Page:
Ray of hope for Gympie’s growing homeless and vulnerable
MOBILE outreach and healthcare provider for homeless and vulnerable individuals, Sunny Street, has announced plans to open a clinic in Gympie.
“We are excited to roll out Sunny Street clinics throughout Australia and be the country’s first nationally coordinated healthcare service for people sleeping rough and doing it tough,” says Dr Nova Evans, co-founder and medical director at Sunny Street.
“Sunny Street will soon launch new clinics in Logan, Ipswich and Gympie, followed by Melbourne, Sydney, Adelaide, and Townsville.”
“There are 3.24 million people living below the poverty line in Australia, this includes 774,000 children. Some of these Australians are homeless or living in extremely impoverished and overcrowded dwellings, and often they experience significant barriers to accessing healthcare. With the Sunny Street expansion, we will improve access to healthcare for those Australians living below the poverty line,” says Dr Evans.
Sunny Street’s approach has already proven to remove the barriers to healthcare for those sleeping rough and doing it tough.
Sonia Goodwin, Sunny Street co-founder and nursing director, says “there are a lot of reasons why people can’t access primary healthcare in traditional medical settings, whether it be transport, feeling overwhelmed by the system or losing hope.
“People experience a lot of stigma, shame and feelings of judgement. I’ll never forget one particular patient who told us that he had trouble getting an appointment with a GP for his wounds. Finally, someone agreed to treat him - in the back of a car park! The shame and stigma he felt, turned him away from traditional healthcare, and he began to manage his wounds with toilet paper. He’d been doing this for four years when we found him. We were able to regularly work with him to treat his wounds.”
“At Sunny Street, we remove barriers by going to where homeless and vulnerable individuals are. You don’t need an appointment or medicare card, you don’t need to pay, and your consultation doesn’t have a time limit. If patients need further medical care, we make sure they get it,” says Ms Goodwin.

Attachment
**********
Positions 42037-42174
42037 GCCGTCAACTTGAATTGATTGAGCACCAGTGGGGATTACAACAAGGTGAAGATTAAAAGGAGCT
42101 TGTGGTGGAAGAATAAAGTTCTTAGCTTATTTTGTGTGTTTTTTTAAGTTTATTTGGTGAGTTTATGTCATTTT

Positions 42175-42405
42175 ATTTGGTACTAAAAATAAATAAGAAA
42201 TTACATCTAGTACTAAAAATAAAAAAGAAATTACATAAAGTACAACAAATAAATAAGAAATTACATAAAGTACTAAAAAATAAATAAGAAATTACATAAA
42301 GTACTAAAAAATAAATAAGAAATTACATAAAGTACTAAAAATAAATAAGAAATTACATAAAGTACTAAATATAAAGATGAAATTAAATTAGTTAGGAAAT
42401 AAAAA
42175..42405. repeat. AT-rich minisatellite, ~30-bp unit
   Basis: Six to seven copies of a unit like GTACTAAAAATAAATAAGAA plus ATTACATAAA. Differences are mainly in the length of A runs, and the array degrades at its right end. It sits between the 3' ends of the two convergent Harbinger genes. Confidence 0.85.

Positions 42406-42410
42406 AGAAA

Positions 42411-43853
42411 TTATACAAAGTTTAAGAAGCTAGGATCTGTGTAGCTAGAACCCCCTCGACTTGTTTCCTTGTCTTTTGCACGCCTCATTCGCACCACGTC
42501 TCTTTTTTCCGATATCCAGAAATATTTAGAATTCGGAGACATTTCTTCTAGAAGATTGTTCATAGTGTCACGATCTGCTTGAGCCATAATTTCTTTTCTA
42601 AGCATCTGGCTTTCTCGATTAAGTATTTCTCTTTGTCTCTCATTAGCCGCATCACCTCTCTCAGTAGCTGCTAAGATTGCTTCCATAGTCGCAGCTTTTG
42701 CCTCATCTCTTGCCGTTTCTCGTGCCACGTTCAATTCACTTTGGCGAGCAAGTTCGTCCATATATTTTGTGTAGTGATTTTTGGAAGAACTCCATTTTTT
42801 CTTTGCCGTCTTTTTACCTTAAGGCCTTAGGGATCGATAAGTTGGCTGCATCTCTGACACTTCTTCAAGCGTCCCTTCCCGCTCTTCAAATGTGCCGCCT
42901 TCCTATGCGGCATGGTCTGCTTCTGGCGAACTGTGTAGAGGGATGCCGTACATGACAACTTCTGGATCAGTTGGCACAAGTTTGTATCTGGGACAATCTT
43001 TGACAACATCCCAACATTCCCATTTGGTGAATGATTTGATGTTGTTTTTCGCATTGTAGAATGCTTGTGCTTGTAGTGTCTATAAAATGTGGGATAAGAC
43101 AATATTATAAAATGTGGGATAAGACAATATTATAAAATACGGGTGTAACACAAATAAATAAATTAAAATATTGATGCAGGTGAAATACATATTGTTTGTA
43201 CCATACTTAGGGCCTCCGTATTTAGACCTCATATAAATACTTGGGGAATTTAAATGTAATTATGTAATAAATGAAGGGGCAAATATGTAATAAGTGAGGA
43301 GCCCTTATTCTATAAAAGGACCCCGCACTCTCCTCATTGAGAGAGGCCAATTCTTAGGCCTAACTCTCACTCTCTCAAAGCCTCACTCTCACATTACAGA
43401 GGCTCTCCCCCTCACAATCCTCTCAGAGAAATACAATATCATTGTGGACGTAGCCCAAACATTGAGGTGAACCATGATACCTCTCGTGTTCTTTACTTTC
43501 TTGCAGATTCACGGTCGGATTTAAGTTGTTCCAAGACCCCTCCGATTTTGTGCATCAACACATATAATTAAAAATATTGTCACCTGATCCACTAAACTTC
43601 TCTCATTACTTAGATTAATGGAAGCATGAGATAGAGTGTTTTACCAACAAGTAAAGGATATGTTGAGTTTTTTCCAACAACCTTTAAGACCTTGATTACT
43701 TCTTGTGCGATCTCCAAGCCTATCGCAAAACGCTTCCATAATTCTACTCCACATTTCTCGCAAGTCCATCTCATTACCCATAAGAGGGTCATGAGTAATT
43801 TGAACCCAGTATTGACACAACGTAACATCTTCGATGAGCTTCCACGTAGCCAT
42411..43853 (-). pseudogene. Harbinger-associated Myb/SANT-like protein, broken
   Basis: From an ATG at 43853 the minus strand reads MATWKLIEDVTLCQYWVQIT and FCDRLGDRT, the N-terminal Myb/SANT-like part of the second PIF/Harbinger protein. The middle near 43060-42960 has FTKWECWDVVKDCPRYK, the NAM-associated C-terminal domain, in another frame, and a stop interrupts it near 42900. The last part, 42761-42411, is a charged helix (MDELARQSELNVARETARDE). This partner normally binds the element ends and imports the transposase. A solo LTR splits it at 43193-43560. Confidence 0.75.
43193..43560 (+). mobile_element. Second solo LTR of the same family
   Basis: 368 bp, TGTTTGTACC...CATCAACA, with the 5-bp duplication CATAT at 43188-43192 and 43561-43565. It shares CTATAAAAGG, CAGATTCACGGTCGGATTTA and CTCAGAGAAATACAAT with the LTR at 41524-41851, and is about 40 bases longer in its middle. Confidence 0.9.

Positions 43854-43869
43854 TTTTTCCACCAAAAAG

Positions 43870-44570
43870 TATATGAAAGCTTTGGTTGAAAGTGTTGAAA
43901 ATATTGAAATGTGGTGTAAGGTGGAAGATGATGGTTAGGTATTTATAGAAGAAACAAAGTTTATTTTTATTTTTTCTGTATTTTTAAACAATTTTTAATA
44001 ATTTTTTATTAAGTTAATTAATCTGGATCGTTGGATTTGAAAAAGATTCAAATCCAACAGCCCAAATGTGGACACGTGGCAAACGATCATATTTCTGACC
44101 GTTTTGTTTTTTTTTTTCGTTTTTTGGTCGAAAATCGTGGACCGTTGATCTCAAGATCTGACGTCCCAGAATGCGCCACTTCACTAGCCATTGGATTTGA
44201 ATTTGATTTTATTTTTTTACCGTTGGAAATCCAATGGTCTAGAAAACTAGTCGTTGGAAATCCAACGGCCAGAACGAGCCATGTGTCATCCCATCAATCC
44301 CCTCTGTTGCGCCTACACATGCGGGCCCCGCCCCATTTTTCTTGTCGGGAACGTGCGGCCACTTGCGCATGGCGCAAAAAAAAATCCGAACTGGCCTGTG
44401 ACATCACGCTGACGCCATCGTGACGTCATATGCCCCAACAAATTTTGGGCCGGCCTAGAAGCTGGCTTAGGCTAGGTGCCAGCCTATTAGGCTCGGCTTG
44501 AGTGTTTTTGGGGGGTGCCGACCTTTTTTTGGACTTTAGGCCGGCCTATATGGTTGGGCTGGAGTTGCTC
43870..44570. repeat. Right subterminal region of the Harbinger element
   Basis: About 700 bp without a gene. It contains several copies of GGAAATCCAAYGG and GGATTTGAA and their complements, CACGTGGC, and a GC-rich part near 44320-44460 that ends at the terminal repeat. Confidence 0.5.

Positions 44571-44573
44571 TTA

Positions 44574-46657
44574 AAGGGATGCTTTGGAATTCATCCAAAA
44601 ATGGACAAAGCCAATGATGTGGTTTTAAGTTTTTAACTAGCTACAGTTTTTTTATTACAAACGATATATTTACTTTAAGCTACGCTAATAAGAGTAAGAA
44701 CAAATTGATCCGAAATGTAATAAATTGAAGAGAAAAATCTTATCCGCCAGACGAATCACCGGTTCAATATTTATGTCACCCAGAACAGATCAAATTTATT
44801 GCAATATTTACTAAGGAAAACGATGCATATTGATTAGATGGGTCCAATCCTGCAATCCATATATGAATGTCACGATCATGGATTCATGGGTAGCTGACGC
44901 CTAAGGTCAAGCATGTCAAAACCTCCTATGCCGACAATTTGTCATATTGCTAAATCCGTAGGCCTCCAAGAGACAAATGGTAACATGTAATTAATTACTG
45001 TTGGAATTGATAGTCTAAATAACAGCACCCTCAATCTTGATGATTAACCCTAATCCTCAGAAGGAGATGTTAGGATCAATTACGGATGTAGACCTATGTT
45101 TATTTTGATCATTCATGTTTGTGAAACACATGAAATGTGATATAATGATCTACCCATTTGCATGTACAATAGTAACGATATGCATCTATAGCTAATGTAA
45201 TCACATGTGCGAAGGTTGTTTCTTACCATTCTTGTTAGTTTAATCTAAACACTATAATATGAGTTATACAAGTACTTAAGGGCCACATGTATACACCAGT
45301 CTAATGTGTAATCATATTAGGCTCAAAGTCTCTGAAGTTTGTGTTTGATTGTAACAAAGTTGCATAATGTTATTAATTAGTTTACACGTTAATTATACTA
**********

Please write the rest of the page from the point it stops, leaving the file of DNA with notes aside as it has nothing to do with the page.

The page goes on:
The barriers to healthcare that homeless and vulnerable individuals experience puts significant pressure on the public health system.
“Often, emergency departments are frequently used by people experiencing homeless and complex vulnerabilities for issues that could be more efficiently and effectively addressed in a primary healthcare setting,” says Dr Evans.
“Sunny Street clinics are a preventable cost to the health system as a whole”.
“In a recent survey of Sunny Street patients, 92 per cent reported avoiding having to go to the hospital because of our clinics.”
“The average presentation to Australian emergency departments is $751, not including further treatment admissions or follow up costs. Sunny Street is seeing people before they end up in hospital and saves the healthcare system a lot of money,” says Dr Evans.
Founded on the Sunshine Coast, Sunny Street clinics have been operating in southeast Queensland for 18 months. In the last nine months, their volunteers have had over 6000 conversations and consultations with patients across the region.
This week, Sunny Street launched a GoFundMe campaign to help raise much-needed funds to support the expansion of their services.
“Sunny Street clinics rely on the support from volunteers, but there is also a financial cost, such as laptops, wound care products, clinical equipment, vehicles, fuel, insurances etc.”
“We need to raise $80,000 to help support the expansion of our services,” says Dr Evans.
The mobile healthcare provider plans to secure the company’s financial future via grants and corporate sponsorship, but in the meantime, they are asking for donations via their GoFundMe page. Donations can be made at www.gofundme.com/sunny-street-healthcare.
About Sunny Street:
Sunny Street is a mobile outreach unit with doctors, nurses, paramedics and nurse practitioners providing healthcare services for homeless and vulnerable individuals and families.
Sunny Street clinics make it easier for people to access healthcare services and give their patients the opportunity to sit and have a genuine conversation with a medical professional. Sunny Street relies on the support from volunteer doctors, nurses, paramedics and nurse practitioners who take the time to get to know their patients and develop an understanding of their (often complex) health concerns.
Sunny Street clinics currently operate across southeast Queensland, with plans to expand nationally over the next 12-months.